Mr Mobility, if u believe in polygamy, give me a shout.i have this beautiful nubile (not mobile!) Daughter…;-)

    Yes; I do o! Plus, I’m a dashing virile man. Age is still on my side 😉

    When is the introduction, my in-law?

  3. Yes; I do o

    Mr Mobility, i have a sneaking feeling you may need a place to sleep tonight. She just read ur comment! I have a spare room (* keep looking fearfully behind you meanwhile. Mrs Mobility is planning a nice something for you)…:-)

    I would like our most articulate Android Apostle here to explain his usage methodology. How he is able to manage 200megabytes / month on Android.

    Can we have an explanation of ‘turn off background data’

    If we leave data turned off permanently, can we still get push notification? Can i have , say, Nimbuzz, working in the background with background data being off? So, in what instances EXACTLY must you turn ON background data? (*horrors*)
    If i use a third party app to micromanage and control each app’s access to the internet,, does that COMPLETELY solve the data gluttony headache? Asi n- COMPLETELY?

    To disambiguate if i make use of the social networking apps, do push email, , i am constrained in ANY way (data dissipation-wise)?

    http://androidforums.com/samsung-galaxy-nexus/483340-how-turn-off-background-data.html has me beat!

  4. I agree with most of the points raised in this piece. I still hope for the day when internet access in this country (fixed and mobile) would become dirt cheap and without data caps. When we can stream videos and download large files without constantly nursing our data plan.

    For those of us stuck with the “data guzzling” android for now, I shared some opinions on managing your data on my blog a while back. You just might find it useful muyiscoi.com/2012/02/how-to-manage-data-on-your-android-phone/

  5. This is why we are building NigeriaDotCom (http://www.nigeria.com) into a low bandwidth platform that can run as a front end on feature phones, smartphones, tablets, laptops, personal computers, and Internet TV’s focusing primarily on Nigerian content.

    The African/Asian/South American bandwidth situation is not going to change any day soon and as such we need to find solutions to OUR problems because they are different from problems elsewhere.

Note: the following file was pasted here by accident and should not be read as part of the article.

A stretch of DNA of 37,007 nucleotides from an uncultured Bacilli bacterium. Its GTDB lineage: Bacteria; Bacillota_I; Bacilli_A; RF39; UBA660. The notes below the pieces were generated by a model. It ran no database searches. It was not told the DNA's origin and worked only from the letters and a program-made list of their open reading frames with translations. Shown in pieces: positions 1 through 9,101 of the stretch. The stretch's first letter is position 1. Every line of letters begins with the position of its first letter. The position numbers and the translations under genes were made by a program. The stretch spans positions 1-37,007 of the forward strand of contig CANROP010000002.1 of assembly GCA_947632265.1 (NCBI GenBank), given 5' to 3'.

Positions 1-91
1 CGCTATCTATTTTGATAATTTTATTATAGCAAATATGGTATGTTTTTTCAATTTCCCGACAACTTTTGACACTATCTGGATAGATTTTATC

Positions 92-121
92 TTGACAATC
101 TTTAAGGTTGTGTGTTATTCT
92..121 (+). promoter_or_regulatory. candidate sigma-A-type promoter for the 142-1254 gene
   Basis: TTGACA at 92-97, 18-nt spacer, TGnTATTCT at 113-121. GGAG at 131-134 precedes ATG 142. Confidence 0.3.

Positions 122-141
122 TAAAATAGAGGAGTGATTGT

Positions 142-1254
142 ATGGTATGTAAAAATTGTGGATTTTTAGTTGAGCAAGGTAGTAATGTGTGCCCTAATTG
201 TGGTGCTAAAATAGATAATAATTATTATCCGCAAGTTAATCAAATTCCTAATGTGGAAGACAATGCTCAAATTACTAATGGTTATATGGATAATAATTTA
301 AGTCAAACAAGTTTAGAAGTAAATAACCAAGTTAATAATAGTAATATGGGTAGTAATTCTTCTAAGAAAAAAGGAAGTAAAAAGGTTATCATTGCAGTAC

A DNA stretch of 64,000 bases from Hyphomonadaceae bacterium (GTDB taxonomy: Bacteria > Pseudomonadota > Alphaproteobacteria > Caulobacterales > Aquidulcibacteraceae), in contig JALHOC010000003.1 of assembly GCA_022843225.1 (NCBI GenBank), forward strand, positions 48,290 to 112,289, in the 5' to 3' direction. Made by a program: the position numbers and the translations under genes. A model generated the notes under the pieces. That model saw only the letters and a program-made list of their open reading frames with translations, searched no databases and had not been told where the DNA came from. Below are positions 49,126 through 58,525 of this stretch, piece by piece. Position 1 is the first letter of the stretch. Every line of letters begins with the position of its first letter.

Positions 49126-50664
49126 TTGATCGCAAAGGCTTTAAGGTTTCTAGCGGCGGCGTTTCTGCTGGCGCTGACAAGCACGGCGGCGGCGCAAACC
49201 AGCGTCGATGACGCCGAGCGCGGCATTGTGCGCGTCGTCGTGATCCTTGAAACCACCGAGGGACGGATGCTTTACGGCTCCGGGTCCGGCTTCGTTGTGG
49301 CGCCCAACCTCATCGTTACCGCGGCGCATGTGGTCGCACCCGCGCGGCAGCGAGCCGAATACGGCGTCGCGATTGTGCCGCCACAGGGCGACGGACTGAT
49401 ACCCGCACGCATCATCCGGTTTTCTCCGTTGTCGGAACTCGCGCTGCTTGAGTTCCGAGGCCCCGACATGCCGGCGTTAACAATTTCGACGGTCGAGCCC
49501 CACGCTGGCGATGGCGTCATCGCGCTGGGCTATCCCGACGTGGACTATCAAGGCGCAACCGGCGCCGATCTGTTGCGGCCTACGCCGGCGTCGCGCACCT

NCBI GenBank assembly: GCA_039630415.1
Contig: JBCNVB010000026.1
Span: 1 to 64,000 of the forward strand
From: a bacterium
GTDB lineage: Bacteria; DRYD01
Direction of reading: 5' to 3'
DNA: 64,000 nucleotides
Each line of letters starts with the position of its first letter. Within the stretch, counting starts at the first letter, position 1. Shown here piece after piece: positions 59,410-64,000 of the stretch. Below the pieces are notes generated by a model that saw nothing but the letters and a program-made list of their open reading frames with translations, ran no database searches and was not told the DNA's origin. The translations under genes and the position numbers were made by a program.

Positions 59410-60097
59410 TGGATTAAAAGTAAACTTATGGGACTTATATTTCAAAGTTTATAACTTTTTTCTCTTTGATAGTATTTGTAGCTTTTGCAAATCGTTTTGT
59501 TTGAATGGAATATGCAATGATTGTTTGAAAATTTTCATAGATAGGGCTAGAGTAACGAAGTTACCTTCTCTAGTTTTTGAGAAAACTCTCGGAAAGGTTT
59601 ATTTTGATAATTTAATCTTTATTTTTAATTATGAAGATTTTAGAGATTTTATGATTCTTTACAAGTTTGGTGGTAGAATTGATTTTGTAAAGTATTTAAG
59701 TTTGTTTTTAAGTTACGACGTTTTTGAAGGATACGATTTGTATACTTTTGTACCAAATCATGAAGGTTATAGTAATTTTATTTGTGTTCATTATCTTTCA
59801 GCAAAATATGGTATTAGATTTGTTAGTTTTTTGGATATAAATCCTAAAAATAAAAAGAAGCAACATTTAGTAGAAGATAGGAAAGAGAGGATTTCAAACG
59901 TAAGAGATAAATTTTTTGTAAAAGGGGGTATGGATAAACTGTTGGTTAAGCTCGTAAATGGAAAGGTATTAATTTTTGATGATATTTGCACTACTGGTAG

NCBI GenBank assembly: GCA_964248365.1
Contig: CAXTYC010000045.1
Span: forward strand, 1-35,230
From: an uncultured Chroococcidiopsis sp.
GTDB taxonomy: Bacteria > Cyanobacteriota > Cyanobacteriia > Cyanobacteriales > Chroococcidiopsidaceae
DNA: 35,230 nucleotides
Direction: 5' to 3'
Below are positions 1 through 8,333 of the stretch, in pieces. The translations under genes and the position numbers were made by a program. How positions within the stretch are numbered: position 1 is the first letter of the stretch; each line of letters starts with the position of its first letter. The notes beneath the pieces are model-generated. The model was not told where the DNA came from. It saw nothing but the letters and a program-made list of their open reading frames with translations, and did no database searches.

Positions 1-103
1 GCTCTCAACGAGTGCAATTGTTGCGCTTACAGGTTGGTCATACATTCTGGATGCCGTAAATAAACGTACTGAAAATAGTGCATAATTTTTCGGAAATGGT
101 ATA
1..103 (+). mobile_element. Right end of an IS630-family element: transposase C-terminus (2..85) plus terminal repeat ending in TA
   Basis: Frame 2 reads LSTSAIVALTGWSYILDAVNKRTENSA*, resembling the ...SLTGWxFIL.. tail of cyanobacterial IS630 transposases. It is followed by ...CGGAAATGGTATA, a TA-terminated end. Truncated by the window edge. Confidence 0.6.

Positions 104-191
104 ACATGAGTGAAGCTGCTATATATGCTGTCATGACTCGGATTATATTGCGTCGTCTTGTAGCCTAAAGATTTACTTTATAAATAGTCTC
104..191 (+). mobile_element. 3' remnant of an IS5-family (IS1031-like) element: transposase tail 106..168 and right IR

Who knows, if we do it well, we’ll put the data guzzlers to shame, just like the Japanese and Korean car makers did to their American counterparts.

  6. Wow. you get paid for saying this and U’ve I’ve been doing the same for free. my priorities are sooo mixed up 😀

    But I have to say that not all countries are equal. The one thing Africa, Asia/Middle East and Latin America have in common: Nokia and Blackberrys are the dominant phones. In Nigeria there may be a proliferation of Chinese-manufactured phones, even in Asia, but not necessarily so in Latin America. These are the phones people have and want. As on the African continent, Windows Phones, iOS and Android are in the minority.

    I totally agree, this is a golden opportunity for Blackberry to dominate in these markets with the demise of Symbian. The only obstacle is the cost of the handset locally. OR…it’s an opportunity for the used Blackberry market to thrive. But I’m still convinced that somehow, Nokia may end up producing some non-Symbian feature phones in future.

  7. Mr Mobility analysis are done professionally, but most readers especially people running android always coment based on sentiment and they see android as a symbol of class sort of but thank God for etisalat gaga and some cheaper droid. Don’t really know why android user hate Blackberry to the point of using gutter language against it. I want to thank Mr Mobility for a Profesional review like this. More grease to your review